International Tribunals

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Vacancies at the ICJ: Yes, there is a special practice, and it has to cease

In Is There a Special Practice Antonios Tzanakopoulos has written a very learned post seeking to dispel the notion that there is an expectation on the part of states that a casual vacancy on the International Court of Justice caused either by the death or resignation of a sitting judge should result in the election of a replacement of the same nationality. Political scientists and even diplomats will no doubt be astonished at the capacity that we international lawyers have to be fascinated by the questions of terminology that Antonios canvasses and that have, as he systematically points out, given rise to so much writing in the field. If there is any sort of expectation, should it be considered to be an ‘established practice’, a ‘custom’, a ‘tradition’, an ‘understanding’, a ‘trend’, a ‘tendency’ etc. Angels dancing on the heads of pins come to my mind, but this sort of reflection has a long-honoured tradition in our profession and it is helpful to have an accessible review of the literature. At the end…

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A Commentary on the Dispute Concerning the Maritime Delimitation in the Indian Ocean (Somalia v Kenya)

On 12 October 2021, the International Court of Justice (ICJ) delivered its long-awaited judgment in the case of Maritime Delimitation in the Indian Ocean (Somalia v Kenya) on the location of the maritime boundary between Somalia and Kenya. Kenya refused to participate in the oral proceedings on the merits, as discussed here and here.

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Casual Vacancies in the ICJ: Is There a Special Practice?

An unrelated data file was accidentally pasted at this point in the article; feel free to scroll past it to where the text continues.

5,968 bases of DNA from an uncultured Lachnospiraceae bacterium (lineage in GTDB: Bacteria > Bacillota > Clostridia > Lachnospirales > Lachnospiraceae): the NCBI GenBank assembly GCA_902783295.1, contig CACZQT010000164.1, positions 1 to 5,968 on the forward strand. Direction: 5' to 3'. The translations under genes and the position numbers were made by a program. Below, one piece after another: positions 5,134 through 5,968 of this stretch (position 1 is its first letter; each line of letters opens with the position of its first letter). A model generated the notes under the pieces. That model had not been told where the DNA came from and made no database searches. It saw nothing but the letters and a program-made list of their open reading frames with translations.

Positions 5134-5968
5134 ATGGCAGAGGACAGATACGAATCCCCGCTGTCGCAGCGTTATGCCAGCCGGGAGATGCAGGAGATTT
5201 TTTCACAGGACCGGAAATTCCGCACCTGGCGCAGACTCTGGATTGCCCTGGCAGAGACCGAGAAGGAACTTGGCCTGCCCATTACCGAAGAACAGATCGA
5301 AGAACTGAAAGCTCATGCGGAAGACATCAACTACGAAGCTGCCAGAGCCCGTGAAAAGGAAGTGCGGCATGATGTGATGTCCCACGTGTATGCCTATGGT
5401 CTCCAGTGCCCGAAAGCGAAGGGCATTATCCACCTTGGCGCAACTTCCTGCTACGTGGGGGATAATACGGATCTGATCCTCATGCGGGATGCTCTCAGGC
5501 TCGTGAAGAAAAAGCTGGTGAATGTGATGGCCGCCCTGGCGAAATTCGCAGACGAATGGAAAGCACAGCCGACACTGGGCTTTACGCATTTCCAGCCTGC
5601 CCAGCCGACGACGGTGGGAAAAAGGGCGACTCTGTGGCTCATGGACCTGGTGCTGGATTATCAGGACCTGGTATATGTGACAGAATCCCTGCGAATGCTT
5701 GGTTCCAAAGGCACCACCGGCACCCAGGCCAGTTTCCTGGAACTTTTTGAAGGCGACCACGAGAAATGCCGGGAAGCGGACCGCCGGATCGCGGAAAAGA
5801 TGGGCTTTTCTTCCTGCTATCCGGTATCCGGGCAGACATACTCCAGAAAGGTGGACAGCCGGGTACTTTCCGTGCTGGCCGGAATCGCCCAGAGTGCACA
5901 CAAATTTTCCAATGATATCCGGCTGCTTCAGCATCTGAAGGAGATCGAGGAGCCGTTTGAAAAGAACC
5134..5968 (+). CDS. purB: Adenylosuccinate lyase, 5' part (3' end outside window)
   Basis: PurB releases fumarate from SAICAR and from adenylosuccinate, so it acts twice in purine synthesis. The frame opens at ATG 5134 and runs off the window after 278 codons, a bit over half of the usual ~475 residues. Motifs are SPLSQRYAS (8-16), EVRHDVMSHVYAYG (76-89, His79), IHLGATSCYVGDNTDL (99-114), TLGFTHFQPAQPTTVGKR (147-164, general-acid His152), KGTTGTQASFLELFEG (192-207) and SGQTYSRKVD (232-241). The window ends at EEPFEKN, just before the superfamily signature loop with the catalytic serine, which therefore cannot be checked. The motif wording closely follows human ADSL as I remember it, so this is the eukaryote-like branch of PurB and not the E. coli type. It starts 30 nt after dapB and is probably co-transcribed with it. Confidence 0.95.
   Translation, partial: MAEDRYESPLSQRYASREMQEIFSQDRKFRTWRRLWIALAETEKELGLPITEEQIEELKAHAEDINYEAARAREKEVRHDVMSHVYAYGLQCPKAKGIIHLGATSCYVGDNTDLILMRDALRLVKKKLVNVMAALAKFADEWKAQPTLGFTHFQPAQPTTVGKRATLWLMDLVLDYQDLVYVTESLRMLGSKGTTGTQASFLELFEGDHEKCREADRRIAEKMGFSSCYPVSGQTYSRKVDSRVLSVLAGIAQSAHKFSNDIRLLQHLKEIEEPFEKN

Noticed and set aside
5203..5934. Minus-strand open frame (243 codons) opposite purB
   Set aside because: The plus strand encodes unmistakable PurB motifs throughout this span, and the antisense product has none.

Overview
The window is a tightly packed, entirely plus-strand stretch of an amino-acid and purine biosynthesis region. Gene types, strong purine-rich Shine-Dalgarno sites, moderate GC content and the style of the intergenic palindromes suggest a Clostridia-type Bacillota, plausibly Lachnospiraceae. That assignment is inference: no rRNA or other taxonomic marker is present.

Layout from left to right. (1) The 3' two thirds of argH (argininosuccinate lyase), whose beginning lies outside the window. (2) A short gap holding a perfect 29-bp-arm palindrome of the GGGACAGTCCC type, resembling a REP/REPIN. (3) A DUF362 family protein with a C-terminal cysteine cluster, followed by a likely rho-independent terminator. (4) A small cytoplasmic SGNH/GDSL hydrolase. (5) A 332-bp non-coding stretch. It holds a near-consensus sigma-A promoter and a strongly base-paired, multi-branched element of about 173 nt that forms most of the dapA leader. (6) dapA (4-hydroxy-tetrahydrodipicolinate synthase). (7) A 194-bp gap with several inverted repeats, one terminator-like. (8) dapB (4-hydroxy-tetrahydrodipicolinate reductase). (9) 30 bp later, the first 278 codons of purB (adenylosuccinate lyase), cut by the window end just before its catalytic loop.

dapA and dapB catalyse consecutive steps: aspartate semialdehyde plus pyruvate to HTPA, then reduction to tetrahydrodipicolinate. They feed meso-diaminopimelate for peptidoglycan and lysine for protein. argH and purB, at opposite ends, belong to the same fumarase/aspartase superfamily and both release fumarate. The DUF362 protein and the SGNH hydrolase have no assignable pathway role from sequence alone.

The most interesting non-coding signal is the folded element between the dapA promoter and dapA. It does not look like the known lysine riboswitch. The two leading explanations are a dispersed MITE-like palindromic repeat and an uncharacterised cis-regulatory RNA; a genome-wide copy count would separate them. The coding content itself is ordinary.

This blog has regularly published comment on legal issues that emerge in the context of elections to the Bench of the ICJ. For any scholar of the Court, these matters are exciting and interesting, not to mention surrounded by a certain amount of bewilderment as to ‘unwritten rules’, ‘expectations’, ‘customs’, and ‘practices’…

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Editorial: Germany v Italy: Jurisdictional Immunities – Redux (and Redux and Redux)

Will we ever see closure to this saga at the center of which one finds the somewhat controversial decision of the ICJ of 2012 and the very controversial decision of the Italian Constitutional Court of 2014 rebuffing that decision? There is no need to recap fully the endless ‘puntatas’ in this story which have been followed…

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EJIL: The Podcast! Episode 12 – “No Licence to Kill”

In this episode, Marko Milanovic, Philippa Webb and I discuss the legal issues that arise from targeted killings conducted by states outside their territory. We begin with a discussion of the recent blockbuster judgment of the European Court of Human Rights in the case concerning Alexander Litvinenko (Carter v. Russia, no. 20914/07, 21 September 2021). In that…

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